Harry Stack Sullivan: Energy and Interpersonal Relationships
“Reading Sullivan is an acquired taste that requires an extremely active and critical engagement with the flow of his ideas”*.
Harry Stack Sullivan (1892-1949) was an American psychiatrist. He was born in upstate New York, into an Irish Catholic home. Sullivan was known primarily for his theory of interpersonal relations. The key figures in this movement were Harry Stack Sullivan, Erich Fromm, Karen Horney, Clara Thompson & Frieda Fromm-Reichmann. Sullivan was strongly influenced by the work of Adolf Meyer. He theorised Personality as to manifest in interpersonal situations through interactions and experiences. Sullivan defined Personality as to be a temporal phenomenon which is shaped by the relationships that are shared with other people.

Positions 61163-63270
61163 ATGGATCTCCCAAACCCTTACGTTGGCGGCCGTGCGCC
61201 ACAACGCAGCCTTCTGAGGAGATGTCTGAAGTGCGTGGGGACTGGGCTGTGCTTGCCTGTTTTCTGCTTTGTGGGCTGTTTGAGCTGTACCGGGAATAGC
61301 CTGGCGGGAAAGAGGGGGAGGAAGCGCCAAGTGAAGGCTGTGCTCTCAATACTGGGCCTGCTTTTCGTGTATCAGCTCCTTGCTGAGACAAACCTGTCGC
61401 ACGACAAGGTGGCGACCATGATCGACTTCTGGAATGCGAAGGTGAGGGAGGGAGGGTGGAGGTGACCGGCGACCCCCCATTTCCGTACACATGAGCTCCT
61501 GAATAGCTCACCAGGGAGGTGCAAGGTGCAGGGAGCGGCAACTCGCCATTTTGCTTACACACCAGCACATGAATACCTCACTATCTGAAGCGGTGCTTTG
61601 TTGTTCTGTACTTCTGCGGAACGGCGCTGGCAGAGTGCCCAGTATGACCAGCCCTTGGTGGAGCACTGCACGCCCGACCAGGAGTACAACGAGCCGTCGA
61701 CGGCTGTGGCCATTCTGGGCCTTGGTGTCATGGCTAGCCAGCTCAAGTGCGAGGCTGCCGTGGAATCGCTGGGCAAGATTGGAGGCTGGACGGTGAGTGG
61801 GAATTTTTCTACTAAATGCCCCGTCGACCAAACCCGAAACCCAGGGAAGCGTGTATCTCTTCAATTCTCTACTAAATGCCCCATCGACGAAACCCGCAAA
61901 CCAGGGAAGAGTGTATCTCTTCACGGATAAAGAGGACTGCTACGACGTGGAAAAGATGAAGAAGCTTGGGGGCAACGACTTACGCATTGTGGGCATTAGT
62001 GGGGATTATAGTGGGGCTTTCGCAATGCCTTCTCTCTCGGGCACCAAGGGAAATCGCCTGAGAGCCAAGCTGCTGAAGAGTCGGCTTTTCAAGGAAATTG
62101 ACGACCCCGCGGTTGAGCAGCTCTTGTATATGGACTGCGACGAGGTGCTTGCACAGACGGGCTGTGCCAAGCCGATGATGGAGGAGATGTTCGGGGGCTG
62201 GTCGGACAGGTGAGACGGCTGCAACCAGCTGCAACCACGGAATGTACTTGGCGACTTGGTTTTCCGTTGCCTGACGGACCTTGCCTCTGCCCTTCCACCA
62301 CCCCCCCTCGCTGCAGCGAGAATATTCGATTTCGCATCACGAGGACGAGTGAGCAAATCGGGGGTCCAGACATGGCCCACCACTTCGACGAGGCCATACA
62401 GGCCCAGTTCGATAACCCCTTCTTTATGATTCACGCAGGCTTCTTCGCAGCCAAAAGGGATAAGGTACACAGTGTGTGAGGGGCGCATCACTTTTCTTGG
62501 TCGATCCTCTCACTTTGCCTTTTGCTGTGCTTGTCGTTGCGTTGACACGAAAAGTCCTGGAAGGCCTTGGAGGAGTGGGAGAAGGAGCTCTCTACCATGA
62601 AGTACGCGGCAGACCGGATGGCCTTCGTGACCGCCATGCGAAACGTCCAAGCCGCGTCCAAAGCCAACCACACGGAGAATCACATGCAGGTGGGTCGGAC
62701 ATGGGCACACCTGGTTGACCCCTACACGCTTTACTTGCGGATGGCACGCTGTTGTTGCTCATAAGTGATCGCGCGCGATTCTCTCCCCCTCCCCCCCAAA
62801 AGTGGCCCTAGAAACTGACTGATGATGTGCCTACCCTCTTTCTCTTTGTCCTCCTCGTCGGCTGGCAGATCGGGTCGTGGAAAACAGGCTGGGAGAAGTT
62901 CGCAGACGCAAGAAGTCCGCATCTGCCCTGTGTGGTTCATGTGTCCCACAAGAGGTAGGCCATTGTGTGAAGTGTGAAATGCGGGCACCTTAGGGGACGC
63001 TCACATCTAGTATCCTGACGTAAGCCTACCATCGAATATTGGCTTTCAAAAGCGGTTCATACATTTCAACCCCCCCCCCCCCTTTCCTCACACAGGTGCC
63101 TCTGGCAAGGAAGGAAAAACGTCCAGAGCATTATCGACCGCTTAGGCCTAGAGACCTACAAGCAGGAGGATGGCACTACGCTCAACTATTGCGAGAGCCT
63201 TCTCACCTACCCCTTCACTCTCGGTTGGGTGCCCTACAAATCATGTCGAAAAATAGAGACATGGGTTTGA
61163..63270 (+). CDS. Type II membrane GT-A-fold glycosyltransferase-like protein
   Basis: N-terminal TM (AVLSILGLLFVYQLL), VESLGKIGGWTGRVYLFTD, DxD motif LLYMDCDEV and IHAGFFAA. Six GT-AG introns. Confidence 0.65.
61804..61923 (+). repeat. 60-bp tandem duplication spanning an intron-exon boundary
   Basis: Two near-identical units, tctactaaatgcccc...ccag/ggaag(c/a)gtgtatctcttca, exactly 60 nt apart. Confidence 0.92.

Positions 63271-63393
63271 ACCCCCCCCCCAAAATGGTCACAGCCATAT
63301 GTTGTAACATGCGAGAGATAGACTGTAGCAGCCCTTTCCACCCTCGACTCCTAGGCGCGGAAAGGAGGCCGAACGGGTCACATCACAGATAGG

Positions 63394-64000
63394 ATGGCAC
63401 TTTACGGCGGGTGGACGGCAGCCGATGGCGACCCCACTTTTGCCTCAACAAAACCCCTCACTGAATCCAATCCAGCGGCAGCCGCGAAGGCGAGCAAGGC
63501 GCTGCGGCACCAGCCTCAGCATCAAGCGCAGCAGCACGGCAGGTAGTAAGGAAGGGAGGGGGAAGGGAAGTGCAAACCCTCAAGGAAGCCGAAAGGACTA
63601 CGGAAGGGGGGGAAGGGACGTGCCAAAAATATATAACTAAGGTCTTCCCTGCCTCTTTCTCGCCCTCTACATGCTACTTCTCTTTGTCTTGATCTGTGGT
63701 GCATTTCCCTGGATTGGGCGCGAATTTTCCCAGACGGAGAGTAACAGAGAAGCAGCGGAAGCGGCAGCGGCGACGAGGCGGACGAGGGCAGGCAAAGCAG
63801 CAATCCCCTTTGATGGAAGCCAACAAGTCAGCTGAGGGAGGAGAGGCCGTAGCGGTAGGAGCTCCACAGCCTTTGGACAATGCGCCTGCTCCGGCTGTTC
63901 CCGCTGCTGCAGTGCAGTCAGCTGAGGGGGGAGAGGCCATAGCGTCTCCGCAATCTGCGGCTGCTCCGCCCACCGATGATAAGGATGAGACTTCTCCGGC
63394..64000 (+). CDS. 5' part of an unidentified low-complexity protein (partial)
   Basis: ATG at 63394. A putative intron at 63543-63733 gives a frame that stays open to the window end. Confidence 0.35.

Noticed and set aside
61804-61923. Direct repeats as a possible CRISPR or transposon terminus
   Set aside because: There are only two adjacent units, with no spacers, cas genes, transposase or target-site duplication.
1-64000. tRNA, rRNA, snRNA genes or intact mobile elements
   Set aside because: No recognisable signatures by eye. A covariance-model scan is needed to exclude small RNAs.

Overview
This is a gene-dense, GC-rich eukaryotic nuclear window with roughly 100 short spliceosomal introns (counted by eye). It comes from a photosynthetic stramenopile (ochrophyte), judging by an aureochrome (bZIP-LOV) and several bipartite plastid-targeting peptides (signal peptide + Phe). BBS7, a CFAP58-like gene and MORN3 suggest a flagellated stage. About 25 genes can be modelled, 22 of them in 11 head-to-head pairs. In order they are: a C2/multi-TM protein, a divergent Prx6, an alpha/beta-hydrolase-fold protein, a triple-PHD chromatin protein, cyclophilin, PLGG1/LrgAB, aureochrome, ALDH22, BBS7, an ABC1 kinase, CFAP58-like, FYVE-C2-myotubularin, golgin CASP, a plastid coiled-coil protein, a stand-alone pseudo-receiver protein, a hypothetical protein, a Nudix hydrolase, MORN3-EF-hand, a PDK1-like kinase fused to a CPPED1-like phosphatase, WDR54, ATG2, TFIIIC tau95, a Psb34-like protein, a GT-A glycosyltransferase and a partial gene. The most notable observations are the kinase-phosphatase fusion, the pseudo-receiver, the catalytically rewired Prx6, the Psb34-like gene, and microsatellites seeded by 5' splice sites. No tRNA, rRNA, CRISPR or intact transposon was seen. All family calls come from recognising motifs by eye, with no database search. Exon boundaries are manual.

Personality was conceptualised as an energy system with energy existing as a tension between two broad categories of needs (i.e. needs for satisfaction and needs for security) or as energy transformations (i.e. a person’s behaviour that addresses our needs). Balance between needs for satisfaction and needs for security is postulated to be a critical determinant of one’s emotional well-being. Two broad needs are as follows: